The Mockingbird Theme in To Kill a Mockingbird, by Harper Lee

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This novel by Harper Lee has a seemingly curious title to a reader who looks at it in a literal way. Someone may argue that there are no mockingbirds in To Kill a Mockingbird but I beg to differ. An actual mockingbird may not play a large role in this story however the idea and connotation of a mockingbird becomes evident throughout the story in many characters. This is a major theme in the story and is shown through the characters Boo Radley, Mr. Raymond, and Tom Robinson all connected in the fact that they are innocent good hearted people corrupted by the evil surrounding them.

Scout and Jem Finch are introduced to the novel as well as the small town of Maycomb. “There was no hurry, for there was nowhere to go, nothing to buy and no
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She also says that most of the rumors about him are false, but that if he wasn't crazy as a boy, he probably is by now. Boo even leaves chewing gum for Scout and Jem in an Oak tree outside his house. The children one day find an Indian head penny in the same tree. Boo’s father then puts cement in the knothole where the children played the type of leaving and finding game, preventing Boo with any outside contact at all. Boo, like a mockingbird, did nothing besides entertain, whose innocent fun was destroyed by his evil father. Boo continues his good-hearted deeds putting a blanket around Scout in a later chapter and even rescuing Scout and Jem from Bob Ewell an enemy of their father. In this act of courage Boo the childhood phantom of Maycomb then becomes Boo the human being, no longer shrouded by the evil rumors and away from his evil father.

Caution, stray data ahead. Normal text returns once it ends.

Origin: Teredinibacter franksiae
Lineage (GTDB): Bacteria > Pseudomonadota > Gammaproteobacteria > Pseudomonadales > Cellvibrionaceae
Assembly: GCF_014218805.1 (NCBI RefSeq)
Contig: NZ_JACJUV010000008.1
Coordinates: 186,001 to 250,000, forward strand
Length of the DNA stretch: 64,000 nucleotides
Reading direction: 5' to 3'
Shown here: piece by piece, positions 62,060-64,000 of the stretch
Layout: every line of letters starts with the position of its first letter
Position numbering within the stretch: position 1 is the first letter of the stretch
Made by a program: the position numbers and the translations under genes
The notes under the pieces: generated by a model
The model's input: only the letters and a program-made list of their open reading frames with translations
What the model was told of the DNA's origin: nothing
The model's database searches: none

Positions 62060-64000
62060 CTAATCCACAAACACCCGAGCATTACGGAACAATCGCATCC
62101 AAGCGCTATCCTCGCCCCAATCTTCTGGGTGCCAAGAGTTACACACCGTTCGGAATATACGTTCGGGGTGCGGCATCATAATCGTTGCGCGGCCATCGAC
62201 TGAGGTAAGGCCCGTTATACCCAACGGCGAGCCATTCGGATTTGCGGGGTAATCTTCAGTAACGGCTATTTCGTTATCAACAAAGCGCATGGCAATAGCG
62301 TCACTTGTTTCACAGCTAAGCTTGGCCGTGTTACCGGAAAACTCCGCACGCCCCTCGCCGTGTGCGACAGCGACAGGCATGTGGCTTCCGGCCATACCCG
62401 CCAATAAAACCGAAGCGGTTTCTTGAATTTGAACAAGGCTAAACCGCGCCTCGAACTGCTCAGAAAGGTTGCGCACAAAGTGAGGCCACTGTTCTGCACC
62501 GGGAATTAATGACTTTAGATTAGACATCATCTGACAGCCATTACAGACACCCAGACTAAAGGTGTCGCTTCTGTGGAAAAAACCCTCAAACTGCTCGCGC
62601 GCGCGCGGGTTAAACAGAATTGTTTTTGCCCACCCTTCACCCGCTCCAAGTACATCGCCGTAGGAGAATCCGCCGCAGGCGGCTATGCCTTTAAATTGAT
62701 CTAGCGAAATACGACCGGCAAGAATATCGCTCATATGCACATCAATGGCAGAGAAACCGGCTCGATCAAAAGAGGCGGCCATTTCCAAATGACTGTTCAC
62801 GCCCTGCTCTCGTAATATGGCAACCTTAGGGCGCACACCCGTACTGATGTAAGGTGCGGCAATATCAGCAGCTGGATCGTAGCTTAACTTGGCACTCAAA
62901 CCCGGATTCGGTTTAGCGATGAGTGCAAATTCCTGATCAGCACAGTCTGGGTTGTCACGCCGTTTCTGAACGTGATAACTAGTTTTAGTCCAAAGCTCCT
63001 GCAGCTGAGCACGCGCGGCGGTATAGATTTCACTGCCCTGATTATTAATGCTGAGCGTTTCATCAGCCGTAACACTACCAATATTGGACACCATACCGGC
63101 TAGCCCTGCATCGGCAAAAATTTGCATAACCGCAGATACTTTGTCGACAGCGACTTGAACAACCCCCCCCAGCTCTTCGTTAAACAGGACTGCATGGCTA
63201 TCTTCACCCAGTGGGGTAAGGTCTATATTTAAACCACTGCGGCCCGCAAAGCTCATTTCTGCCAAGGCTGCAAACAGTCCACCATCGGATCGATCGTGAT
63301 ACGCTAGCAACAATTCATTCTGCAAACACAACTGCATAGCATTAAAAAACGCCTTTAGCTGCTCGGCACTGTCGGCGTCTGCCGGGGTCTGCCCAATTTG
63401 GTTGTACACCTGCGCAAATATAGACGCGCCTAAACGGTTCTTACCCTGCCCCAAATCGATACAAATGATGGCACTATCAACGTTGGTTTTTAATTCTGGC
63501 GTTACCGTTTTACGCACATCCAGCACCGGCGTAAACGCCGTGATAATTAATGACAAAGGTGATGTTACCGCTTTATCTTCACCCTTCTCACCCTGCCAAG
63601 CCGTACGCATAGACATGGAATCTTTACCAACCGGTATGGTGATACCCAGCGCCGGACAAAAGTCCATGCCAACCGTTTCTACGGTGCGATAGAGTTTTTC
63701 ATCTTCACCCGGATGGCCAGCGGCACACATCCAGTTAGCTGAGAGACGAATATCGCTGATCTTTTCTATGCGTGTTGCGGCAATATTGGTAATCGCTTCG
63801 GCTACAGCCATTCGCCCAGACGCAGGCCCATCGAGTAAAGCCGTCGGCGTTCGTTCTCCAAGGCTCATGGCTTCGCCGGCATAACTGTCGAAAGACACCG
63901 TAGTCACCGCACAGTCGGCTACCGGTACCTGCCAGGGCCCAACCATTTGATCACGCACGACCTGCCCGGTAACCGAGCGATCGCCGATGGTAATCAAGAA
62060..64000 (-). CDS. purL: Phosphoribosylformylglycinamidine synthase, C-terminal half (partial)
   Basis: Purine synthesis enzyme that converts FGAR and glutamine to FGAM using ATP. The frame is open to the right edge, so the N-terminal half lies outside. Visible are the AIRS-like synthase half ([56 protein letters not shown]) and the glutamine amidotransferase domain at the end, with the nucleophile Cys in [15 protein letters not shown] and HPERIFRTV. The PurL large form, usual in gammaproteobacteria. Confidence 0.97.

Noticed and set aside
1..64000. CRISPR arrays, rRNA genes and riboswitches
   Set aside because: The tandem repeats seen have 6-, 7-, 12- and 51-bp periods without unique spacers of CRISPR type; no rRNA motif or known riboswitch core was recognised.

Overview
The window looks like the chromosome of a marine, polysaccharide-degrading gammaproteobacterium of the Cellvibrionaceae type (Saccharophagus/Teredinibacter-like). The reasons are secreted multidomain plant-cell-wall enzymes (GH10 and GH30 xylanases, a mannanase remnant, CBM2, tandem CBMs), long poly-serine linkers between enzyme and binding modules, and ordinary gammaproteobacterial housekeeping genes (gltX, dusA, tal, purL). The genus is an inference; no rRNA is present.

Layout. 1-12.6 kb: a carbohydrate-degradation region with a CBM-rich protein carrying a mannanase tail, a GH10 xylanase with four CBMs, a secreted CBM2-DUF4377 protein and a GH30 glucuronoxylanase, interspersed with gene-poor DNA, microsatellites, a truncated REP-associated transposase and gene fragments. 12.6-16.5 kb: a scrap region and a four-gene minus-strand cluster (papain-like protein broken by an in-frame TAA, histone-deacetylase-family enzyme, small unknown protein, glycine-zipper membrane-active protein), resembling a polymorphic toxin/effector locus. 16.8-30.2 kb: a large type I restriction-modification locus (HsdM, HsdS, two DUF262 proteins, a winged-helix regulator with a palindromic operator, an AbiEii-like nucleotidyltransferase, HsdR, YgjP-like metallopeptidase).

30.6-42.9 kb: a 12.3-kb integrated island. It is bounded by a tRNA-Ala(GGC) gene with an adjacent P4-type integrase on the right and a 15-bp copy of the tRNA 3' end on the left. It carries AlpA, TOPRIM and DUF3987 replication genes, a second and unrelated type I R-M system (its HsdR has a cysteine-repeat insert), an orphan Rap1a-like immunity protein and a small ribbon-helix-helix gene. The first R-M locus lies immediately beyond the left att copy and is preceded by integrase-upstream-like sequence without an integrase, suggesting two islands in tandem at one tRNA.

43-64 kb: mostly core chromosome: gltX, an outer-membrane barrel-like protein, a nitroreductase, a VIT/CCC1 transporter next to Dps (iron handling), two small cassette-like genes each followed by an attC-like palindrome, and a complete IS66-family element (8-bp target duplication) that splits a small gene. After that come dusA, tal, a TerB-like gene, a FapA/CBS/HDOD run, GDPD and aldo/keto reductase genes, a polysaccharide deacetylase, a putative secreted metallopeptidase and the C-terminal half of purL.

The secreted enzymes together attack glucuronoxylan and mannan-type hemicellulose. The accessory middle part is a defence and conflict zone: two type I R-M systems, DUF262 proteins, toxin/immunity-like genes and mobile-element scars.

Mr. Dolphus Raymond is a peculiar character who lives on the outskirts of Maycomb County with his black wife and mulatto children. In chapter 20 during the trial of Tom Robinson he sits with Scout and Dill.Mr Raymond offers him a drink in a paper bag. Dill drinks it and tells Scout that the drink isn't alcoholic it's only Coca-Cola. Mr. Raymond tells the children that he only pretends to be a drunk to provide the white people with an explanation for his lifestyle, when, in fact, he simply prefers black people to whites. This may seem an insufficient reason but that is however also the white people of Maycomb’s explanation as
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